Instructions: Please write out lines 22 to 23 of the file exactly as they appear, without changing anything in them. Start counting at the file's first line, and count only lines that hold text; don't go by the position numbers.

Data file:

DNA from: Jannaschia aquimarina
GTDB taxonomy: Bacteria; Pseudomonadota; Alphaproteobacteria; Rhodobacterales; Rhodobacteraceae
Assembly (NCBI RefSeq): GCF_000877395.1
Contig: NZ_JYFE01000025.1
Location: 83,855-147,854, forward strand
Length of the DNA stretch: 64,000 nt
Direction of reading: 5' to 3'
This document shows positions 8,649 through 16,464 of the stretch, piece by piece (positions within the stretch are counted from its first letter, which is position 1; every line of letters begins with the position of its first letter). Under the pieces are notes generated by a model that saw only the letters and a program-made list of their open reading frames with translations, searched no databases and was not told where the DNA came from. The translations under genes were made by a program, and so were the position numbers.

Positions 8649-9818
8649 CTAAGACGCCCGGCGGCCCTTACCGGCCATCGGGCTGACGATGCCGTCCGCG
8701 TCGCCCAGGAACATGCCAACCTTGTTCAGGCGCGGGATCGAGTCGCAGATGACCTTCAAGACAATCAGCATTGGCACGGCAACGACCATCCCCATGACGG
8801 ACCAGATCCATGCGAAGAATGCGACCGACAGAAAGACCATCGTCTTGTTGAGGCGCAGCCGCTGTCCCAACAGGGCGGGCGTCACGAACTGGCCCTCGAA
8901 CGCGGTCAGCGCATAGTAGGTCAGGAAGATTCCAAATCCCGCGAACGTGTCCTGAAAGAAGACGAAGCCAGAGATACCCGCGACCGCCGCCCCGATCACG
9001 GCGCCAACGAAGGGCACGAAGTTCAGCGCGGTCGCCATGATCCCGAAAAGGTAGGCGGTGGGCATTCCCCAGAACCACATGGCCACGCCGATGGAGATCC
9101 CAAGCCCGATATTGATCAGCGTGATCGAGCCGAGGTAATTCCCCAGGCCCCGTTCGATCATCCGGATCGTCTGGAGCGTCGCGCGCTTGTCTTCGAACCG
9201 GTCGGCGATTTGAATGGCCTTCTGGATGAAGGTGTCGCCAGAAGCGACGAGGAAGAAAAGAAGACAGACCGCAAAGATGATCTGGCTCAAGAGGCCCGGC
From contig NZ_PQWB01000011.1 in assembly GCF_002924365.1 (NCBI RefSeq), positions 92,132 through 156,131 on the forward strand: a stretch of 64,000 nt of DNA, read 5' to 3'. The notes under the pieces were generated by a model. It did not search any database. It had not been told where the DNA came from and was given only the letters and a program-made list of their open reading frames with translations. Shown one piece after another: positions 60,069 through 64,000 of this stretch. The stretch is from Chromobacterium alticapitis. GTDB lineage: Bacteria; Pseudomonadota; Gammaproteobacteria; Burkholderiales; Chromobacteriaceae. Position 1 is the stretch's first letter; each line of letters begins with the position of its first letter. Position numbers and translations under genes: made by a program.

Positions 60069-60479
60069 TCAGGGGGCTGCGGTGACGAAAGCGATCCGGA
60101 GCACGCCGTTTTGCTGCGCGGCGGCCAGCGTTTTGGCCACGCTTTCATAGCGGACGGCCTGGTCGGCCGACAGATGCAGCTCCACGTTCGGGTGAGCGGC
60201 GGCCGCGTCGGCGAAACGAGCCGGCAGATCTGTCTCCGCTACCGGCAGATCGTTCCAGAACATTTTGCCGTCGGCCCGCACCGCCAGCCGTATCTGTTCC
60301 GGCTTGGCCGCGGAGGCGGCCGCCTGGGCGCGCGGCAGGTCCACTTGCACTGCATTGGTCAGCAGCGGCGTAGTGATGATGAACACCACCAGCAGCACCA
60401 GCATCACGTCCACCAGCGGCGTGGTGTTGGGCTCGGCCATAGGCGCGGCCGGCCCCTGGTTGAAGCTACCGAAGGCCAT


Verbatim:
60301 GGCTTGGCCGCGGAGGCGGCCGCCTGGGCGCGCGGCAGGTCCACTTGCACTGCATTGGTCAGCAGCGGCGTAGTGATGATGAACACCACCAGCAGCACCA
60401 GCATCACGTCCACCAGCGGCGTGGTGTTGGGCTCGGCCATAGGCGCGGCCGGCCCCTGGTTGAAGCTACCGAAGGCCAT